Chris Foote, MSII University of Texas Health Science Center at San Antonio (UTHSCSA) [email protected] Anesthesiology Interest Group Shadowing Officer
As medical students, we are shown a wide array of medical fields and we learn how all of those groups of individuals work together as a family within the hospital. Our strengths as clinicians emerge and we find ourselves sitting in with certain specialties. If you’re reading this, you probably have already felt akin to anesthesiology and the operating room. Despite extensive experiences during rotations, shadowing and volunteer clinic trips, many medical students can still be fairly unfamiliar with one type of medical professional that shares so much with the field of anesthesiology, “the medic.”
I worked many years in EMS before donning the short white lab coat, and I wanted to share a bit of knowledge about another member of the patient care team. I have realized during my time in medical school that most people do not really know what medics do working on an ambulance. There are different training levels and specialties within the title “Emergency Medical Technician.” There are EMT‐Basics, Paramedics, SWAT/tactical medics, critical care/flight medics, etc., and for brevity I will refer to them as “medics.” Similar to physician anesthesiologists, medics find themselves in the same situations where they are sitting toward the head of the patient managing an airway, reading a monitor, administering medications and multitasking many treatment decisions based on all different kinds of factors. Many times, this is all done alone in the back of a speeding ambulance which is basically a box on the back of a truck suspension. To say the least, it is quite challenging to undertake skill work like starting an IV while hitting potholes in the back of a truck, and definitely different than a brightly lit, stationary O.R.
I want to also to highlight the kind of person that chooses this profession. These individuals must undergo training that seemed similar to the speed and volume of medical school while doing clinical rotations in EDs and ambulance ride outs. Additionally, many have mandatory physical training which makes studying while fighting fatigue that much harder. After certification, they continually train their skills and knowledge off‐duty. Most medics have second jobs as the average pay was around $13/hr. and work 100+ hours per week. They worked as plumbers, HV/AC technicians, contractors, etc., which only helped them understand fluid dynamics, ventilator physics, special orientation, and many other things that lend themselves to medicine and managing patients.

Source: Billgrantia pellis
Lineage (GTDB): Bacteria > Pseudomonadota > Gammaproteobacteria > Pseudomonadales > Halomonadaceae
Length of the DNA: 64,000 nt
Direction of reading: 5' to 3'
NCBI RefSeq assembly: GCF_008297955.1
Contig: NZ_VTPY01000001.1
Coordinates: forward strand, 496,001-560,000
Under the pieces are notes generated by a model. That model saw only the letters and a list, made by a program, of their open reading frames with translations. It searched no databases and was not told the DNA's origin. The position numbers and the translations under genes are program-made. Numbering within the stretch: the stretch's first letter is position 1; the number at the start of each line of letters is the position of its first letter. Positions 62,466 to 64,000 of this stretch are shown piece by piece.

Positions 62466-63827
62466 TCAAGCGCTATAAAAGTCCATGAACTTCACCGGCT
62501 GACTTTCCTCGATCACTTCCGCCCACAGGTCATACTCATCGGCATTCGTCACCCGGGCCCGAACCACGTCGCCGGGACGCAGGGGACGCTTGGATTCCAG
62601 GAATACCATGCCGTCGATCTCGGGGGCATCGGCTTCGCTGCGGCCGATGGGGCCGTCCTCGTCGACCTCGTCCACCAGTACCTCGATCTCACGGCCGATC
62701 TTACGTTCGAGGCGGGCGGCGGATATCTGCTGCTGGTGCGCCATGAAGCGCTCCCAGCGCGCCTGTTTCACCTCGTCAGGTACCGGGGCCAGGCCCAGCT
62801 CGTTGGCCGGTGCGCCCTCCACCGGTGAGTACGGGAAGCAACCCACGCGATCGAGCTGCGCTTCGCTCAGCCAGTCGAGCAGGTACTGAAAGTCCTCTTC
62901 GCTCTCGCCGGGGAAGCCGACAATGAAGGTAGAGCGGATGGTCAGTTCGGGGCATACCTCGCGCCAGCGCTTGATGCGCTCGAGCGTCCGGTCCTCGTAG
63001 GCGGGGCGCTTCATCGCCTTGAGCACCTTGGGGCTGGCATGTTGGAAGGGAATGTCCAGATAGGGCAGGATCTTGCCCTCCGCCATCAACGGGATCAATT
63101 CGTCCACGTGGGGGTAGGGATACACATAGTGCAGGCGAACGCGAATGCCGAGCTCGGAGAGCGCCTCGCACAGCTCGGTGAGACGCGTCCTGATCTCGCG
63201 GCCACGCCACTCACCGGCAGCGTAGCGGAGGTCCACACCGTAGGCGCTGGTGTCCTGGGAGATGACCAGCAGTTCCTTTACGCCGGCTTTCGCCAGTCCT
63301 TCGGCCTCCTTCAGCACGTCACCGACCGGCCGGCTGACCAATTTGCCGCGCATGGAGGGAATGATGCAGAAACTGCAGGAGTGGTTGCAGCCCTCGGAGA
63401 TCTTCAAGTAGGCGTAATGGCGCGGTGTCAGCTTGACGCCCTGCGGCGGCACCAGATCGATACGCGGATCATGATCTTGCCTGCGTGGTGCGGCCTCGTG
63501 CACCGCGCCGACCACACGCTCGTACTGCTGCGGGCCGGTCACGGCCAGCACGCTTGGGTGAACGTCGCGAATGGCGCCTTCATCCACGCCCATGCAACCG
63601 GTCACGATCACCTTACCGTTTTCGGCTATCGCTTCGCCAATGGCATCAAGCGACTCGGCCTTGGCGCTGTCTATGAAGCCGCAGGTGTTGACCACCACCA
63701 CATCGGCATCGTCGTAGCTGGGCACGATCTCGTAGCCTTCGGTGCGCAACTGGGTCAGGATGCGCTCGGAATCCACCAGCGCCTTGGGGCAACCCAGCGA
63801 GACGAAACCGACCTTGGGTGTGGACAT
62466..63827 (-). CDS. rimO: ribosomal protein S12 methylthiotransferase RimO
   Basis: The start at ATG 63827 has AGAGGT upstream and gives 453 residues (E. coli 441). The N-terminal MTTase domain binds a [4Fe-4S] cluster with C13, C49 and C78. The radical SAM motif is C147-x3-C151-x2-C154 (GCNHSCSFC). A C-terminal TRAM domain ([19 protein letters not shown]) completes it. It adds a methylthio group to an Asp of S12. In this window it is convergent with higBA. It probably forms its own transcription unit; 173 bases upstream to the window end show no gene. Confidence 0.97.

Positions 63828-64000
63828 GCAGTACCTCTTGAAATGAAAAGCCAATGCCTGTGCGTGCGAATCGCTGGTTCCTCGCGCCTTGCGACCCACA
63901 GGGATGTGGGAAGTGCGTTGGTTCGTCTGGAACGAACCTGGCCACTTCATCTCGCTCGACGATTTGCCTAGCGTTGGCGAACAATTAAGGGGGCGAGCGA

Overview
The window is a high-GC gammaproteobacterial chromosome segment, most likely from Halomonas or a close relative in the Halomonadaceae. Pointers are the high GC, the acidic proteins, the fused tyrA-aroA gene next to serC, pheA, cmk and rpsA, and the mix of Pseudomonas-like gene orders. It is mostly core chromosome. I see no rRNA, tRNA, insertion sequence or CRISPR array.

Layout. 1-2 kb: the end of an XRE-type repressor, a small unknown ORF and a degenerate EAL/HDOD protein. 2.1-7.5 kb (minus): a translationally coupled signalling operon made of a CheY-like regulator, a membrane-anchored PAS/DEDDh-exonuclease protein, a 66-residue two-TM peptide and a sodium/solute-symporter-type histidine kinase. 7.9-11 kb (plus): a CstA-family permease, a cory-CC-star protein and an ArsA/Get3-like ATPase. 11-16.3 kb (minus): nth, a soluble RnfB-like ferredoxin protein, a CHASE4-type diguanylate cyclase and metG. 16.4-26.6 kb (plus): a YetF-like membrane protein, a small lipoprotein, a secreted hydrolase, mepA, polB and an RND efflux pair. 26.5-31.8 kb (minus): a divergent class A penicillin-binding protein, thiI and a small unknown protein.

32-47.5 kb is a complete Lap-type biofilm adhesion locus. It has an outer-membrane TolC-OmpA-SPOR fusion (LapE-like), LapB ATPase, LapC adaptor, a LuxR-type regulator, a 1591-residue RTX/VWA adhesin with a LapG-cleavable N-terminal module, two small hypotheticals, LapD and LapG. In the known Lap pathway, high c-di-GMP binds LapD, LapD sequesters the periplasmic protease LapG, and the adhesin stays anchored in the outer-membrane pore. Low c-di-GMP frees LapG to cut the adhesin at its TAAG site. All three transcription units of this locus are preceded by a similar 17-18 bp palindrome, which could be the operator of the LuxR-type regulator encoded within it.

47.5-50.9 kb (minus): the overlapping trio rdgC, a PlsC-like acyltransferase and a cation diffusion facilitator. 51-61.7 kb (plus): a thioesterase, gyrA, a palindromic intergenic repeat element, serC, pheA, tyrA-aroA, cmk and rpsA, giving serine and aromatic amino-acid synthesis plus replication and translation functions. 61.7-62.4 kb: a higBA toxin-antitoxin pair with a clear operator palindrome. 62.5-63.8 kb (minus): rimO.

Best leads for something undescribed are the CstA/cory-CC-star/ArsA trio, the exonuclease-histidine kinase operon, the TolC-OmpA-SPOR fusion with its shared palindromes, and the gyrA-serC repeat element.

My experience as both a medic and a medical student has shown that hospital personnel are not quite aware of how much we care about our patients and becoming better at our jobs every day. I especially want to encourage all of you to engage with the medics when given the opportunity. I learned more about the treatments that would occur after I handed off the patient so I was better able to prepare my patient for more seamless care. I learned lots of tricks for unorthodox ways to get IVs, intubate, etc., from an older anesthesiologist who just took a few minutes of his time to show me something he thought might be neat. I also learned that just like you “don’t make the nurses your enemies,” you should show the same respect for the medics. The better the medic, the better the treatment your patient gets as early as possible to improve outcomes and overall teamwork.
Posted winter 2016